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Mathematical model predicts Hollywood blockbusters


January 21, 2013

Researchers at Tottori University have developed a mathematical equation designed to predict if a movie will be successful

Researchers at Tottori University have developed a mathematical equation designed to predict if a movie will be successful

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With Hollywood movie studios increasingly gambling astronomical sums of money on the next big thing, they might want to pay attention to the work being done by Akira Ishii at Tottori University. His research group claims to have developed a mathematical equation that combines advertising, word-of-mouth, and social networks to predict if a movie will be successful.

The model, which used the daily advertising budgets of 25 movies screened in Japanese theaters, calculated the likelihood of a person going to see a movie 60 days prior to the opening date through to 100 days after. They also took into account direct and indirect forms of communication, comparing their results to the daily number of tweets and blog posts for each of the movies. The resulting graphs outlined a person's intent to see movies such as Transformers, which lined up fairly accurately with actual box office revenues.

"Currently the calculations are such that they can't really be used other than by the students working in our lab," explains professor Ishii. "In the future we'd like to incorporate the equations into software that is easy to use by marketers or non-technical people that aren't so familiar with mathematics. Our dream is that our software could be used by advertisers or for conferences in a broad range of industries."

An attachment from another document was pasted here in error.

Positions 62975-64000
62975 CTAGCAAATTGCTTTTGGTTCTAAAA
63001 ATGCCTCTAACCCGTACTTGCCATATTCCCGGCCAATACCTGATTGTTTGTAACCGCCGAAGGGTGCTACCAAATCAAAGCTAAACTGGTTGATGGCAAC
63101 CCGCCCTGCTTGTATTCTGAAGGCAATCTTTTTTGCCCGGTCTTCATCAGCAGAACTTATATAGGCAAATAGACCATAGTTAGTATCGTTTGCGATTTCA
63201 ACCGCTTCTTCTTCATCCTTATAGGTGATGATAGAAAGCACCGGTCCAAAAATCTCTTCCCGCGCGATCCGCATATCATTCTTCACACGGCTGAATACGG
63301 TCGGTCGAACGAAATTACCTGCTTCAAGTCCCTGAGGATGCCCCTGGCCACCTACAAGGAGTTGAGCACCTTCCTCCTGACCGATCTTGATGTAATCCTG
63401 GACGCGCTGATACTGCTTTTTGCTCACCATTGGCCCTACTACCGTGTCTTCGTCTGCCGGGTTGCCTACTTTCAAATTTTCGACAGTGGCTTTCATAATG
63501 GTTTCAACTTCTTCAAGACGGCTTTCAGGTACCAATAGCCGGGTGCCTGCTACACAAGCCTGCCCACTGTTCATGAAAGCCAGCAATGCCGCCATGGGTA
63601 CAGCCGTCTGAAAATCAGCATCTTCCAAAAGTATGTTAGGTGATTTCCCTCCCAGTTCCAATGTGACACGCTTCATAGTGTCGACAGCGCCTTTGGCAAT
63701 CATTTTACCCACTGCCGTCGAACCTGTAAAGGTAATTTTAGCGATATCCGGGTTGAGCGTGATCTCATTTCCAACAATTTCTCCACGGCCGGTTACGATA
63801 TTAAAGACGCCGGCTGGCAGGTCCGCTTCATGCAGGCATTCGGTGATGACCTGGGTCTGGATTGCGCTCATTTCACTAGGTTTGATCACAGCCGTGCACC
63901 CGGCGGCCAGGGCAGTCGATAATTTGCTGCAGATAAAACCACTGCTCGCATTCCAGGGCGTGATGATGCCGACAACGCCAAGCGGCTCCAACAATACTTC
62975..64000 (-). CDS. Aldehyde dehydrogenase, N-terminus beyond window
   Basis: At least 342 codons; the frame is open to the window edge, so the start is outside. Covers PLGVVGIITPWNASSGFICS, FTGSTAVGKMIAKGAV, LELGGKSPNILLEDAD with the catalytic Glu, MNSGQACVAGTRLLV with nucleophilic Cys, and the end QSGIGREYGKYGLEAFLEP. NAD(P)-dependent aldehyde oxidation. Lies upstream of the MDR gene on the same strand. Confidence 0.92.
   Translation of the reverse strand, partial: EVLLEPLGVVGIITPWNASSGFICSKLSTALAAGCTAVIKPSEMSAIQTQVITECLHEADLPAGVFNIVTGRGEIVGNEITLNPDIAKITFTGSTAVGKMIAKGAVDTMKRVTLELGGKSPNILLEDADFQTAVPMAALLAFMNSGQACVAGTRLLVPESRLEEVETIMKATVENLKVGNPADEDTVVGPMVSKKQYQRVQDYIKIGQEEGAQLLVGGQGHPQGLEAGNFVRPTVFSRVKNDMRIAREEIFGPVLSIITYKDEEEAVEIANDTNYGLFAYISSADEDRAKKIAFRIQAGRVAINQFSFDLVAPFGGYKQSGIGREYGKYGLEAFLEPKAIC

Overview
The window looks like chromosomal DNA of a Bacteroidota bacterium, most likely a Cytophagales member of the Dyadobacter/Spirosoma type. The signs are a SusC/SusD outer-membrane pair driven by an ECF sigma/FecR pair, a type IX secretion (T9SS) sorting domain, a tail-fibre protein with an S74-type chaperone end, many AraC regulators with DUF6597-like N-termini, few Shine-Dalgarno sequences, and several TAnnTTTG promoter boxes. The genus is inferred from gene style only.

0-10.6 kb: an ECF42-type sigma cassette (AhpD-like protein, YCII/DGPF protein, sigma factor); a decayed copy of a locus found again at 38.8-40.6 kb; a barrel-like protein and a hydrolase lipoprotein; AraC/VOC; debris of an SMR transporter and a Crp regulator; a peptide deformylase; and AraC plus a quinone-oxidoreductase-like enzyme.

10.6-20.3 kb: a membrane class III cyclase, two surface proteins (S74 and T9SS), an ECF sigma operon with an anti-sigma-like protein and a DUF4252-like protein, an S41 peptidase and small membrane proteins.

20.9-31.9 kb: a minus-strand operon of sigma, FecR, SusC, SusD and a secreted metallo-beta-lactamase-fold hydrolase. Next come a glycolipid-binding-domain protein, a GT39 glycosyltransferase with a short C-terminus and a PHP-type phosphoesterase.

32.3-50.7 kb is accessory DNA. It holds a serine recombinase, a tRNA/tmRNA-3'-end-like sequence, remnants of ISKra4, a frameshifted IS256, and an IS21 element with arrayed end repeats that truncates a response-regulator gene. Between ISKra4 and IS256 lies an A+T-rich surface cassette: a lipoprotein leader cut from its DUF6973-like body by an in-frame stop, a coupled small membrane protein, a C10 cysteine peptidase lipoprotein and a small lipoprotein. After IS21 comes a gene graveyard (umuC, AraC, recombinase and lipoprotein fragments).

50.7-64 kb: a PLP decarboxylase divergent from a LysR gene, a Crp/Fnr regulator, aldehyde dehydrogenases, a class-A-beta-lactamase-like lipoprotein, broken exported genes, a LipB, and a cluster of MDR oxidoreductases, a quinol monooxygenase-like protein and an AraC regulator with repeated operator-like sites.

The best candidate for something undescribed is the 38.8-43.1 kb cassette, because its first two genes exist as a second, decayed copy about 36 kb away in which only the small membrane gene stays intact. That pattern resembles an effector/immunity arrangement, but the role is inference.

The group, which is listed as a business partner of a company called Hit Content Laboratory, says the model could be applied to all sorts of consumer goods, including fast food, video games, and online music sales. It's somewhat similar to work done by researchers at Bristol University, who wrote software that has the potential to predict hit songs.

The big question is, could such a model help a studio avoid disastrous flops, such as last year's John Carter, or 2011's animated Mars needs Moms.

Via DigInfoTV

About the Author
Jason Falconer Jason is a freelance writer based in central Canada with a background in computer graphics. He has written about hundreds of humanoid robots on his website Plastic Pals and is an avid gamer with an unsightly collection of retro consoles, cartridges, and controllers. All articles by Jason Falconer

It's hard as it is for new directors to penetrate into the film industry. This formula might hinder such directors from even getting funding in the first place. The formula isn't complete, since there are more factors involved then described.


All that this model does is measures consumer's interest. It does not predict what will make a movie a hit.


Yet another insane, and useless, application for "Big Data"...

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